Use scheduling rules to promote nurse health.
- An organization’s scheduling practices are one of the most important factors in promoting nurse health.
- Standardizing and monitoring scheduling practices are essential for making improvements and preventing unhealthy patterns.
By Alvin D. Jeffery, PhD, RN; Cindy Borum, MSN, RN; and Jane Englebright, PhD, RN
Fatigue is common among shift-work nurses, and longer shifts and overtime are associated with increased patient errors and undesirable nurse health outcomes. Consistent with the American Nurses Association’s 2017 focus on the healthy nurse, one of the best ways for a workplace to promote nurse health is with its scheduling practices.
If we look to the aviation industry (as healthcare frequently does) to explore its scheduling practices, we find several regulations, including shift length limits based on when a shift begins in an attempt to be mindful of humans’ circadian rhythms. At our organization, we’ve created and implemented several rules and metrics to guide our scheduling practices. Our goal is to achieve a healthy schedule that ensures safe patient care and promotes nurse health.
Metrics and rules
When creating schedules, our organization focuses on three important factors:
- unhealthy shift patterns
- weekend assignments
- employee preferences.
The frequency of an unhealthy scheduling practice is converted to a metric so we can review the healthiness of a given schedule. These metrics are translated to dashboards for comparison between units and over time. Each facility also can treat these as hard rules that don’t permit a particular scheduling configuration.
Unhealthy shift patterns
In our organization, we avoid these five scheduling practices that can lead to unnecessary fatigue:
- working more than three consecutive 12-hour shifts, four consecutive 10-hour shifts, or five consecutive 8-hour shifts
- rotating shifts (from days to nights or vice versa) within the same 24-hour period
- with the exception of 12-hour shifts, rotating shifts with less than twice the number of hours of a standard shift in between (for example, working an 8-hour evening shift, resting for 8 hours overnight, and returning for an 8-hour day shift is considered unhealthy)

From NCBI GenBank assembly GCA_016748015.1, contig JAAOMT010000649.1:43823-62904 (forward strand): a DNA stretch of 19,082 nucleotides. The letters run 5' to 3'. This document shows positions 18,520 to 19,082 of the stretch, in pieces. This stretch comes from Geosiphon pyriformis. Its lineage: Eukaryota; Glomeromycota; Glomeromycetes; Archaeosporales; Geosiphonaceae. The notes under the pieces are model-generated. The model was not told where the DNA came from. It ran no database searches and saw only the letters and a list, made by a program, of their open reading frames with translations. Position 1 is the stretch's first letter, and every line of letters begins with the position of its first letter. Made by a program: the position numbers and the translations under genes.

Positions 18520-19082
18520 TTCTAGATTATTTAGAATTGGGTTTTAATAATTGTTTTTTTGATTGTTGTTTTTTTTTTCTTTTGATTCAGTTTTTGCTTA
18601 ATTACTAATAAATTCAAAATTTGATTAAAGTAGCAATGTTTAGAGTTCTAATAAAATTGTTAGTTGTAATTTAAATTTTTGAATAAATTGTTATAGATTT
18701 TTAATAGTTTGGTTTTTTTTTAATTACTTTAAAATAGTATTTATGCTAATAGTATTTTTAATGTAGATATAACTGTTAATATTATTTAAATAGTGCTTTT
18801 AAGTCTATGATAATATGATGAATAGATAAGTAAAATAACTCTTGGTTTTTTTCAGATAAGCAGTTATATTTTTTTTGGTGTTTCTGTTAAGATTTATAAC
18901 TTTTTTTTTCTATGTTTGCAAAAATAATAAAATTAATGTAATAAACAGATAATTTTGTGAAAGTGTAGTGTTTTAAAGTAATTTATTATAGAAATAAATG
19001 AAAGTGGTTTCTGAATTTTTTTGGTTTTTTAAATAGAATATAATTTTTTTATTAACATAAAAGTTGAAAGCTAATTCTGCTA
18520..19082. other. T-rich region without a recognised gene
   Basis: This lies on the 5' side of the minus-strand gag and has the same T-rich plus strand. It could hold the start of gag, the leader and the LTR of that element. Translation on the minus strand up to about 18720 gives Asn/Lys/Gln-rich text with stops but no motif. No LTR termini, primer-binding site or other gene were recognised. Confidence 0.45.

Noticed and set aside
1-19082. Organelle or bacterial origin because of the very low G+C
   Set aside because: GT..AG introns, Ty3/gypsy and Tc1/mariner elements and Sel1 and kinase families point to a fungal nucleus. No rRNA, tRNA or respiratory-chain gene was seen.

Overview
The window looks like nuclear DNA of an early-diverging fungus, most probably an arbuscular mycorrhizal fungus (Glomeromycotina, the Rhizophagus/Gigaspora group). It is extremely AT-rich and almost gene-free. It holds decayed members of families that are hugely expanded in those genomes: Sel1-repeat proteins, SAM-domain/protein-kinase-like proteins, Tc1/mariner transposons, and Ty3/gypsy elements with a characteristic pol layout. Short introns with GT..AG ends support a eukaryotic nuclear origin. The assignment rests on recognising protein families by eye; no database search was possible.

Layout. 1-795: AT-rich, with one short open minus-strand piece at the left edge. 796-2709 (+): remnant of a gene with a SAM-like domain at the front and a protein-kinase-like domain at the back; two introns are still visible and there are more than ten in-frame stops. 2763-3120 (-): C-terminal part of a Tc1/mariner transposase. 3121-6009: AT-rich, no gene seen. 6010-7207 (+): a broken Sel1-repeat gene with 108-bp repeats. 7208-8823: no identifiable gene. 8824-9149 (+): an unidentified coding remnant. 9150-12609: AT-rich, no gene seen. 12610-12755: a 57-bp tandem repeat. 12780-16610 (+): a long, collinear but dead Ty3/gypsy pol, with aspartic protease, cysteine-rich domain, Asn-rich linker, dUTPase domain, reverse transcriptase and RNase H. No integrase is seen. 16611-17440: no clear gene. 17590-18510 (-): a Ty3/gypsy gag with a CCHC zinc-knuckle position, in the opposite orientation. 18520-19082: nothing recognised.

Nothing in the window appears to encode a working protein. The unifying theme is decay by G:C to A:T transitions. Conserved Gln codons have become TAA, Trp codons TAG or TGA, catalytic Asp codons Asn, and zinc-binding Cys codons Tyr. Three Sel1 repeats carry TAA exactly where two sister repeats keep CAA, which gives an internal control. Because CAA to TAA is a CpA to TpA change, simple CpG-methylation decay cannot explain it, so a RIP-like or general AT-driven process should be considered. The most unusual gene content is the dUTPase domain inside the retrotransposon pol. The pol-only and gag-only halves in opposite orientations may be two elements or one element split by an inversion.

- excessive consecutive hours (for example, a 16-hour double shift)
This scheduling rule aligns with unit and organizational policies for weekend requirements. The goal is to prevent any employee from working fewer weekend shifts than other employees, which might lead to perceptions of unfair scheduling.
Because we assume employee satisfaction is associated with scheduling requests and preferences, we assess the proportion of employee requests and preferences that are honored in a given schedule. Converting this metric into a rule and permitting all employees’ requests to be honored and still meet patient needs would be challenging. However, measuring the degree to which employee preferences aren’t being honored helps us understand how well a schedule meets employee needs.
Employee participation in scheduling
Using the objective criteria described above and accompanying mathematical formulas (which can be modified to meet any organization’s needs) allows for easy adoption into computerized scheduling programs that can be used in either manager-scheduled or self-scheduled frameworks.
Employee engagement in scheduling promotes structural empowerment and is an indicator of a healthy practice environment. In addition, sharing the workload of schedule creation with employees or scheduling centers can lead to healthier nurse managers. Delegating this time-consuming task may leave more time for managers to be present on the units.
Regardless of the degree to which managers and employees contribute to a unit’s schedule, rules offer structured guidance that ensure the healthiest possible schedule is developed.
The present and future of scheduling
Moving toward a rule-based system that keeps nurses healthy may help enhance work-life balance, improve quality of care, and decrease fatigue and accompanying errors. Workforce researchers should consider exploring the influence of both scheduling rules and total work demands (for example, nurses working in multiple organizations) on empirical changes in nurse and patient outcomes. Studying these associations is essential to developing policies and regulations that keep our nation’s nurses as healthy as possible.
Eliminating the negative effects of fatigue will require additional interventions, such as providing education to prevent fatigue, detecting fatigue, and creating systems that are fatigue-proof, but these may be significantly more challenging to implement and enforce. As the healthcare profession develops these holistic approaches to fatigue management, improved scheduling practices can be implemented immediately, making them the first step toward reducing patient errors and improving nurse health.
The authors work in the clinical services group at Hospital Corporation of America in Nashville, Tennessee. Alvin D. Jeffery is a nurse scientist, Cindy Borum is assistant vice president, and Jane Englebright is senior vice president and chief nurse executive.
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